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September 27, 2016 /UX/UI Design /

The Role of UI/UX in Solving Self-Driving Car Challenges

Self-driving cars are intriguing to tech and automotive fans alike, but recent crashes have opened up discussions about safety and building consumer trust. Fast Company’s Co.Design recently advocated that a focus on UX design could solve these problems – and many experts agree.

To get the inside scoop on how UI/UX could play a key role in solving self-driving car challenges and bring these to market, we talked to Pascal Soboll, current head of Daylight Design Europe and former IDEO executive. He shared his insights, which come from a long-time passion for the automotive industry and hands-on experience with car design and self-driving cars.

The Current State of Self-Driving Cars

According to Soboll, “The technology is developing faster than anyone would have thought just a few years ago.” He believes that most people are still focused on the technical feasibility of self-driving cars, but the industry is far past the point of “what if.” In fact, several companies have recently started public trials, including a self-driving taxi in Singapore and a self-driving Uber in Pittsburg.

Can We Trust Driverless Cars?

In many ways, the biggest question is trust. Can we trust a machine enough to hand over the controls and to be on the road while other driverless cars are in operation? Studies suggest that design may hold the key. Last year, Hyundai and Artefact teamed up to fight for the future of autonomous cars. Artefact believes that incidents regarding self-driving car safety proved three things:

  1. Cars are not yet capable of driving themselves.
  2. Humans are not ready to fully trust self-driving cars.
  3. The automobile industry needs to design self-driving cars in a way that inspires trust in humans.

Building consumer trust is at the heart of getting people to buy – and operate – these vehicles. Soboll agrees, and mentioned that in order to gain public acceptance, a new set of behaviors and systems need to be designed: “It’s really hard to build trust in a perfectly working system if you don’t really develop an intuition about what that system actually is capable of. If there is a self-driving car, and it does its job well, you’re still wondering, ‘Well, but what if a critical situation occurred?’”

What is the Role of UI/UX Design in Self-Driving Car Challenges?

Soboll believes that design plays a key role in overcoming the challenges currently faced in the self-driving market. “I think that UI/UX designers will need to see their job as not just designing for ease of use, but also designing for a learning curve and transition.” After all, most of the current issues with self-driving cars come back to people being able to trust that they can work. As Fast Company pointed out, “new technologies should do not only what they promise, but what we imagine.”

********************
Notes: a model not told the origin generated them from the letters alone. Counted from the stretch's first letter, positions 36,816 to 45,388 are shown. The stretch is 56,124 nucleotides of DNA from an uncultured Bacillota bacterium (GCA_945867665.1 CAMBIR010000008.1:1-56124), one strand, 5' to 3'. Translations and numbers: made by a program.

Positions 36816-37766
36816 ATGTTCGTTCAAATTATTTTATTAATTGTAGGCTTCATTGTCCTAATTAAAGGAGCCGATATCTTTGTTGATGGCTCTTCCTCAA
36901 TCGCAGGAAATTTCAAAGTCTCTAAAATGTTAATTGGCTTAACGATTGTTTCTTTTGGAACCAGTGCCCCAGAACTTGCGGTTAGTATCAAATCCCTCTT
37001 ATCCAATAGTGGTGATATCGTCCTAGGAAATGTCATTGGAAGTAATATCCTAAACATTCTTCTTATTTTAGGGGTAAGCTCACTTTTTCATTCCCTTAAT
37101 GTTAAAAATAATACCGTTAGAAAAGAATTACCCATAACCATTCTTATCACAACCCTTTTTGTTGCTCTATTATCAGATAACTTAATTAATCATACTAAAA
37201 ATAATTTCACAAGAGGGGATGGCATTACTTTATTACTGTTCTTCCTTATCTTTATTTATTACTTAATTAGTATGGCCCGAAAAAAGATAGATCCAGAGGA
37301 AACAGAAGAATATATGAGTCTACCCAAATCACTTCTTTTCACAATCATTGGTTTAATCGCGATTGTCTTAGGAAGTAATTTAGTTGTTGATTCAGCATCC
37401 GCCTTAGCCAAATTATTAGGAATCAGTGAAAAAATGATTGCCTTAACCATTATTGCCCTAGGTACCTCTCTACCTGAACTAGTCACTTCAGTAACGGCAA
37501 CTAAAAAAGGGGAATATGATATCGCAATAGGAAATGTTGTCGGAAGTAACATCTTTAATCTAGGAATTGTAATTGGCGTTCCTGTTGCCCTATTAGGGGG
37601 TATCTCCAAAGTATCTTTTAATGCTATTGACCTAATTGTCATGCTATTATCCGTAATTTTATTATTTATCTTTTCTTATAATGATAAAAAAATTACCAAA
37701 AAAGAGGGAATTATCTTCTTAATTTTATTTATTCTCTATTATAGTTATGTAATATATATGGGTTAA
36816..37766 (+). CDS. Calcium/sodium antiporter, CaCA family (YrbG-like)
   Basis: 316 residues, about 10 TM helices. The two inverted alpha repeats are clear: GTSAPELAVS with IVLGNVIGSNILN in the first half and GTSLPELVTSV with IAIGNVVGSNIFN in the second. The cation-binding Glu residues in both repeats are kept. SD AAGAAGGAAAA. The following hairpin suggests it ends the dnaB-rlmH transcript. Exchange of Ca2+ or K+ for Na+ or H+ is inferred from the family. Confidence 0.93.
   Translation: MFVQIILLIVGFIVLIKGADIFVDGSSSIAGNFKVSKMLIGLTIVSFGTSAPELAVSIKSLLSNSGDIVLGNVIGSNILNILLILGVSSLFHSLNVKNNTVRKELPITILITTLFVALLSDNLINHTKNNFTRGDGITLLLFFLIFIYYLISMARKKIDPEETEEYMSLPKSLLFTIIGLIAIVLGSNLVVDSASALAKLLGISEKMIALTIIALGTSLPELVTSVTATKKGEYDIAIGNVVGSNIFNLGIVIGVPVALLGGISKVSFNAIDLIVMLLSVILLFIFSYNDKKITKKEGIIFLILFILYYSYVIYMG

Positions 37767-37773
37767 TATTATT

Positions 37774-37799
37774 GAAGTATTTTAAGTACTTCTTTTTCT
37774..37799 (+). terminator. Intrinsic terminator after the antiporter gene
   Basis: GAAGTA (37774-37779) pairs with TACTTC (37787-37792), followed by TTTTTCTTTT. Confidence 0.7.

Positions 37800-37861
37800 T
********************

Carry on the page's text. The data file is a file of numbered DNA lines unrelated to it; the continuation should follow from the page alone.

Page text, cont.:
Soboll offers some practical tips for how design will influence the future of self-driving cars:


When a person gives up control behind the wheel, they still need a signal that the computer is seeing what they’re seeing. A human rider would prefer a notification about a potential safety hazard, even if the self-driving car can handle it on its own.

People also appreciate knowing what the car is about to do, so they can anticipate what’s about to happen. Besides drivers, it’s also important to communicate to pedestrians when it’s safe to cross in front of a self-driving car. Co. Design muses that, “before the cars of the future can become our pilots, they need to prove themselves as our co-pilots.”

Manual Controls (for now)

On steering wheels, Soboll says, “Right now, driving or even getting from A to B in a personal car means you are manually steering that vehicle. And that’ll change, and that’ll be a transition. It’ll be a new experience for drivers, who ultimately become passengers. It’s a new set of behaviors and a new set of systems that you’ll need to trust, potentially trust with your lives. And that’s something that will need to be designed as well.”

Soboll notes that the dashboard design will be critical. “We will see the dashboard changing slowly. But we will see things like the screens growing. We will see things like the steering wheel eventually being an optional thing by maybe disappearing into the dash and only coming out when needed.” Eventually, manual controls will likely be phased out in exchange for screens that are meant to share information without needing a passenger to act on it.

Incremental Steps

There are already cars on the market with crash-avoidance and self-parking technology that in some ways are “self-driving.” The next step is to perfect these systems, create more, and connect these features into a fully autonomous vehicle.

In regards to UI/UX design for self-driving cars, Soboll says, “I think we’re going to see the car becoming more complex before it becomes easier, so to speak. We’ll see a lot of doubling up of functionality between manual and automatic modes.” Eventually, it will all become a digital experience, but it will take years to fully develop the safest self-driving cars.

We’re on the brink of a fundamental shift that relates to all areas of the automotive industry: parking, car usage, and even ownership. Self-driving cars will play a role so much larger than just a new way to get around. Soboll asks, “If my attention isn’t needed for driving as much anymore, then the question is, “Well, how do I work effectively in the car?” It’s exciting to consider the possibilities a society of fully automated cars can bring about. To get to an acceptable standard for autonomous cars, using UI/UX design is key.

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